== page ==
Hacker Clones A Politician’s Fingerprint Using Just Photographs

December 29, 2014 | Rhett Jones

In an example of the ways that hackers actually perform a service by pointing out security flaws, Jan Krissler says he cloned a German politician’s thumbprint using nothing but a close-up photo that was taken by a “standard photo camera” and various angles from press photos.

Krissler is a member of the Chaos Computer Club, which claims to be Europe’s largest association of hackers. For his presentation at its annual convention, he presented his methods for reconstructing the finger print of Germany’s Defense Minister, Ursula von der Leyen. Krissler believes that after his demonstration of how easy it is to jack a fingerprint, “politicians will presumably wear gloves when talking in public.”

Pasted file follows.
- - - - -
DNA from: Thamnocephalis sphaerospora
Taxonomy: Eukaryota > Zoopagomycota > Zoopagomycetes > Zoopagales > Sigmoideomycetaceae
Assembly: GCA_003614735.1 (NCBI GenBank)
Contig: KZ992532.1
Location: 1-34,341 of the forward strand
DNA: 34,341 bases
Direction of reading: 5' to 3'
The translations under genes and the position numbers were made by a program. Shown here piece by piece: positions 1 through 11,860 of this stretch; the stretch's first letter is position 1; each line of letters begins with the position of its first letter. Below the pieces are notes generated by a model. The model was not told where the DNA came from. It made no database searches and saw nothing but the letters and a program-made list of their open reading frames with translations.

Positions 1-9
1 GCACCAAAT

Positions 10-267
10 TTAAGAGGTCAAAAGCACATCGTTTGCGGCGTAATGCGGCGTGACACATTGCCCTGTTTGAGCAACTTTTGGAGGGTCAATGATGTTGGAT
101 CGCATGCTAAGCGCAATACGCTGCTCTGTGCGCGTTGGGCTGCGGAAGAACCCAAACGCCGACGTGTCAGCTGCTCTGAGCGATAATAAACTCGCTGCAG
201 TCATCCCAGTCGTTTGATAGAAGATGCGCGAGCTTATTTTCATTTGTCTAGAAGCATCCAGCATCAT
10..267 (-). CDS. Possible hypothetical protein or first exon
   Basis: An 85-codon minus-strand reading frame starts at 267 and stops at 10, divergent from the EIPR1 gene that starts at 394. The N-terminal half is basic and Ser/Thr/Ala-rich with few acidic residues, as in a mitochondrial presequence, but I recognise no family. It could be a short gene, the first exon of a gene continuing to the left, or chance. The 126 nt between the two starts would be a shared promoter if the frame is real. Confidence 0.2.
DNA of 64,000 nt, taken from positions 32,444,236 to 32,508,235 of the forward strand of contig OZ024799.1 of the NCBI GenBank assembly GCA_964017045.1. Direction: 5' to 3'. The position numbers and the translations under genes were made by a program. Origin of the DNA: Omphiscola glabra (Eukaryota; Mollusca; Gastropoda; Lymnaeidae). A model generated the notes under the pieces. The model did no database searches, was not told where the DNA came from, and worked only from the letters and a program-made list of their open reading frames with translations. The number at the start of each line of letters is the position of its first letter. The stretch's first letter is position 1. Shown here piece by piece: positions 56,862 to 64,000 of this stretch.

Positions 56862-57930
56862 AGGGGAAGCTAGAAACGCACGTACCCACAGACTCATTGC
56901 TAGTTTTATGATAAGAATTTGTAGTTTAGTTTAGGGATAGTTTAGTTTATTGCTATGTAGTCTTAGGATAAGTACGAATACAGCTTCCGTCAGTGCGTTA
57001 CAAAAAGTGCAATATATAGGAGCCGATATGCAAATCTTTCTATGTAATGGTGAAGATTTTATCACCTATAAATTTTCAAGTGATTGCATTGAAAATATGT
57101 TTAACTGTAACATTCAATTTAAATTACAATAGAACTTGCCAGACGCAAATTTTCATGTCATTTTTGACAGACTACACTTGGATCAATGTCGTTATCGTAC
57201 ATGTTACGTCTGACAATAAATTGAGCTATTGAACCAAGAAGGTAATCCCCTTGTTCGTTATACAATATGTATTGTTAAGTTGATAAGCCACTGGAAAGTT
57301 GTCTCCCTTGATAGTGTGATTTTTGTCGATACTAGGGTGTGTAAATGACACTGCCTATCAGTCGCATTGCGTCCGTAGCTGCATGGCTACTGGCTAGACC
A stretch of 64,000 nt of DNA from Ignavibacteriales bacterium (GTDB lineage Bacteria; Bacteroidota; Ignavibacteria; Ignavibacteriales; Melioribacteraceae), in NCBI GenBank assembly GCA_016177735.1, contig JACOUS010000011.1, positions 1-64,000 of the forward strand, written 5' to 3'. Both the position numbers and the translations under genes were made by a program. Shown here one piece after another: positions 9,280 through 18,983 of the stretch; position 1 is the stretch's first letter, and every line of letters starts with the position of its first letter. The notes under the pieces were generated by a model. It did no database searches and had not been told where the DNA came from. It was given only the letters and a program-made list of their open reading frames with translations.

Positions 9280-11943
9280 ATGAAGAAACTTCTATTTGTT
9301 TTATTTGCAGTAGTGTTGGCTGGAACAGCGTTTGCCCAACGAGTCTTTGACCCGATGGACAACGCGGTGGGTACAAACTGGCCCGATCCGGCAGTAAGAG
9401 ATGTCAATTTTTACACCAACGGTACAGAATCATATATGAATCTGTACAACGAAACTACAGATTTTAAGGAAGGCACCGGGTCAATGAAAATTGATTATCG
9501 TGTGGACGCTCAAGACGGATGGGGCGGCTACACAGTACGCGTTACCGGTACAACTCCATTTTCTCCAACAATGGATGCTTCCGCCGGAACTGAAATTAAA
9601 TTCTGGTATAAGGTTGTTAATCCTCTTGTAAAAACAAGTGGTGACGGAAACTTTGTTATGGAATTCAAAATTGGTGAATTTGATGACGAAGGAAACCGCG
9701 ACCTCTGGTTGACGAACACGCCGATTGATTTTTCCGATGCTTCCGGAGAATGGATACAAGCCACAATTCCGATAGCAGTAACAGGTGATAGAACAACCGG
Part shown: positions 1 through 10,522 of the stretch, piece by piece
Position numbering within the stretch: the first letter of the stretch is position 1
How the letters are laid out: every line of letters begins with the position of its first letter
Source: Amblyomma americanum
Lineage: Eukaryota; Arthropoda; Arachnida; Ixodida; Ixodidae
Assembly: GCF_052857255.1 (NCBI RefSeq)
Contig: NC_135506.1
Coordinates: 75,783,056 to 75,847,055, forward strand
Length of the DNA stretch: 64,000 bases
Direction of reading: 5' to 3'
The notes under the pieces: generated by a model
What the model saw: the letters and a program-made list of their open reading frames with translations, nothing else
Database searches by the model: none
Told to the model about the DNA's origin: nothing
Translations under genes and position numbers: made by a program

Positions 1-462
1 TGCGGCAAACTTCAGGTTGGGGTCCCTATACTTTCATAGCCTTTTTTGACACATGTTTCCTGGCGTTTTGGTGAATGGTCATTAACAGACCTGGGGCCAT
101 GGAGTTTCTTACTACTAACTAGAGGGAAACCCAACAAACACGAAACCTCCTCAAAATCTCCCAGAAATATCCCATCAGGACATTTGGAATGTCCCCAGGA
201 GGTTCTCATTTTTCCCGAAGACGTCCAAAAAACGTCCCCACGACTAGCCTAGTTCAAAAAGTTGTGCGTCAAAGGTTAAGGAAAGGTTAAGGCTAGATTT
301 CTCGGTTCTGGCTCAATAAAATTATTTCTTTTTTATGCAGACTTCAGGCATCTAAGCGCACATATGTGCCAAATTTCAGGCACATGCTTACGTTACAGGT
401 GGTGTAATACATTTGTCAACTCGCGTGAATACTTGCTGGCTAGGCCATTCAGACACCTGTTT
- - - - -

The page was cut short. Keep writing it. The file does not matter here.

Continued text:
Though various cellphones offer fingerprint identification — and Brazil actually uses it for voting — most security experts say it’s a very weak form of identification because it can be faked. The latest innovations in the field are moving towards identifying people based on what’s called living biometrics. Cybersecurity expert Professor Alan Woodward tells the BBC, “People are starting to look for things where the biometric is alive – vein recognition in fingers, gait [body motion] analysis – they are also biometrics but they are chosen because the person has to be in possession of them and exhibiting them in real life.”

Considering that wearing gloves at all times wouldn’t be ideal for politicians, you can probably expect some living biometric reforms for a government overlord near you quite soon.

(Photo: Wikipedia)